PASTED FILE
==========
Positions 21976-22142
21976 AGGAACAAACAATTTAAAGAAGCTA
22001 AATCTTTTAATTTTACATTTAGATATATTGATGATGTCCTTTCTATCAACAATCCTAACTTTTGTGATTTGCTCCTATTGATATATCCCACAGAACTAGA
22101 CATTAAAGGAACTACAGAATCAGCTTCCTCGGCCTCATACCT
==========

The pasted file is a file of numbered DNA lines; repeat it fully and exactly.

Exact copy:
Positions 21976-22142
21976 AGGAACAAACAATTTAAAGAAGCTA
22001 AATCTTTTAATTTTACATTTAGATATATTGATGATGTCCTTTCTATCAACAATCCTAACTTTTGTGATTTGCTCCTATTGATATATCCCACAGAACTAGA
22101 CATTAAAGGAACTACAGAATCAGCTTCCTCGGCCTCATACCT